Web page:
The finished adhesively—joined structures of
of stability of the mixture during storage, and an
adhesive solution may be made up by the user '10 this invention are characterized by their remark
in any concentration adapted to hisparticular
able resistance to water. A solid ?breboard made
needs. It is a unique characteristic of the dry
up of laminations joined with a polyvinyl alco
hol-clay adhesive of this invention will withstand
polyvinyl alcohol-clay mixtures of this invention
prolonged soaking in water without showing ply
that they are more readily dispersed in water than
are the separate components.
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separation. As measured on astandard Mullen
testing machine, the wet bursting strength of
To make an adhesive solution from the dry mix
such board is remarkably higher than with board
ture of polyvinyl alcohol and clay, the mixture
7 made using polyvinyl alcohol alone'as the adhe
is cooked up with water to the desired concentra
tion. This may suitably be done, for instance, by
vsive.
slurrying the solids in cold water and heating the 20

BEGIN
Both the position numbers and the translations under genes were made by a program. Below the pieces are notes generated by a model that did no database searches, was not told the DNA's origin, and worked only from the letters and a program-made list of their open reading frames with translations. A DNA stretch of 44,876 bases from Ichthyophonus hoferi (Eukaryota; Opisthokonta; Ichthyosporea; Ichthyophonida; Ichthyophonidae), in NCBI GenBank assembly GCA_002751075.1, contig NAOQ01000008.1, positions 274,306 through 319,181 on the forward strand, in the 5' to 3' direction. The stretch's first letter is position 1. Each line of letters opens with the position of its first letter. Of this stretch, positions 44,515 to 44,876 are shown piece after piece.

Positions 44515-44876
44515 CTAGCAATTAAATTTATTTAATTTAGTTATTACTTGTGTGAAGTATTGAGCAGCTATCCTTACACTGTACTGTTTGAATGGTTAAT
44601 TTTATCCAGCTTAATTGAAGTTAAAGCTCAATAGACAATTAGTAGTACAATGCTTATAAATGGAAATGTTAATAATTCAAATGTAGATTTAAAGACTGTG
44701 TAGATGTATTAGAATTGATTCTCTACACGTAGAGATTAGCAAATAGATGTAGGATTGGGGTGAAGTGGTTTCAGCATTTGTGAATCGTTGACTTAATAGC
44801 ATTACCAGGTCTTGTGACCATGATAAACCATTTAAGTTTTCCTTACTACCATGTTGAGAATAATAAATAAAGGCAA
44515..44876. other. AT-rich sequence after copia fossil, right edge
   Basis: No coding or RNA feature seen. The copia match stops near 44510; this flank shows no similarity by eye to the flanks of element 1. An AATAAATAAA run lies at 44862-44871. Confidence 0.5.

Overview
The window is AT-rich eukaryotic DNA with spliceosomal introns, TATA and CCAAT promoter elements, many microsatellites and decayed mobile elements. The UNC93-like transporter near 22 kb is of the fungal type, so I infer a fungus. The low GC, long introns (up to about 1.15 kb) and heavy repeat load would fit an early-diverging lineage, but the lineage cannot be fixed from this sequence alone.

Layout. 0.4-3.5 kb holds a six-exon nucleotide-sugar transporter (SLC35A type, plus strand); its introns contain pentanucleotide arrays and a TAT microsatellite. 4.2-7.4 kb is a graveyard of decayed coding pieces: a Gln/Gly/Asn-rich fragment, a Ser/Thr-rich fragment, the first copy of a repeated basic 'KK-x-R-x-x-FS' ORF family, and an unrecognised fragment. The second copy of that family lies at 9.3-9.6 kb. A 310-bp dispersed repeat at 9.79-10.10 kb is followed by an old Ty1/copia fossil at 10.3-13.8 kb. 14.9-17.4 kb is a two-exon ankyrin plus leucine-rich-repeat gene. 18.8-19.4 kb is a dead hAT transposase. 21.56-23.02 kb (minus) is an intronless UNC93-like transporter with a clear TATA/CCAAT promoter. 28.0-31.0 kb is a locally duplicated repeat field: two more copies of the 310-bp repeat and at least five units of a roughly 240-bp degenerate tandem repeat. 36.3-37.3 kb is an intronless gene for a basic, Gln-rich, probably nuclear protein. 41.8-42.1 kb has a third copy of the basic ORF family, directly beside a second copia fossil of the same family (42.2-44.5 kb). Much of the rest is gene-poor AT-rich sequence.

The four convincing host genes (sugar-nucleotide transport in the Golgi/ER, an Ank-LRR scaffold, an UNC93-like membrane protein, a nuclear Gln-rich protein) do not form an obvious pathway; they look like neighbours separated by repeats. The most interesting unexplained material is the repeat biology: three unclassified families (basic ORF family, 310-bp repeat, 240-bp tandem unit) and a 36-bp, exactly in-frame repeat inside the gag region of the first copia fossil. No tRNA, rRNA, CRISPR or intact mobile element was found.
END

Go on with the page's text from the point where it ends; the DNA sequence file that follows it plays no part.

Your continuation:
The invention will be better understood by ref
mixture to about 80° C. for 1/z to 1 hour. The
erence to the following illustrative examples:
adhesive may then be cooled approximately to
Example 1
'room temperature before use.
This
example
describes
the application of an
The concentration of solids in the adhesive so
lution will depend in any particular instance on 25 adhesive of this invention to the preparation of
solid ?bre boxboard.
the use to which the adhesive is to be applied,
One hundred ‘pounds of a dry mixture of 40%
but, in general, the solids content preferably may
polyvinyl alcohol and 60% Chicora No. 3 clay was
be about from 10 to 25%. For use as a laminat
slurried with a mechanical mixer into 360 lbs. of
ing adhesive in making corrugated or solid fibre
board, a solids content of about 20% is preferred 30 cold water to form a homogeneous mixture. Live
steam was introduced and the temperature raised
and at this concentration it is especially pre
to 1'70—180° F. and maintained at that tempera- "
ferred to use a polyvinyl alcohol which with the
ture with stirring for 1/2 hour; About 40 lbs. of
clay used gives a viscosity in the range of about
steam condensed into the mixture to give a ?nal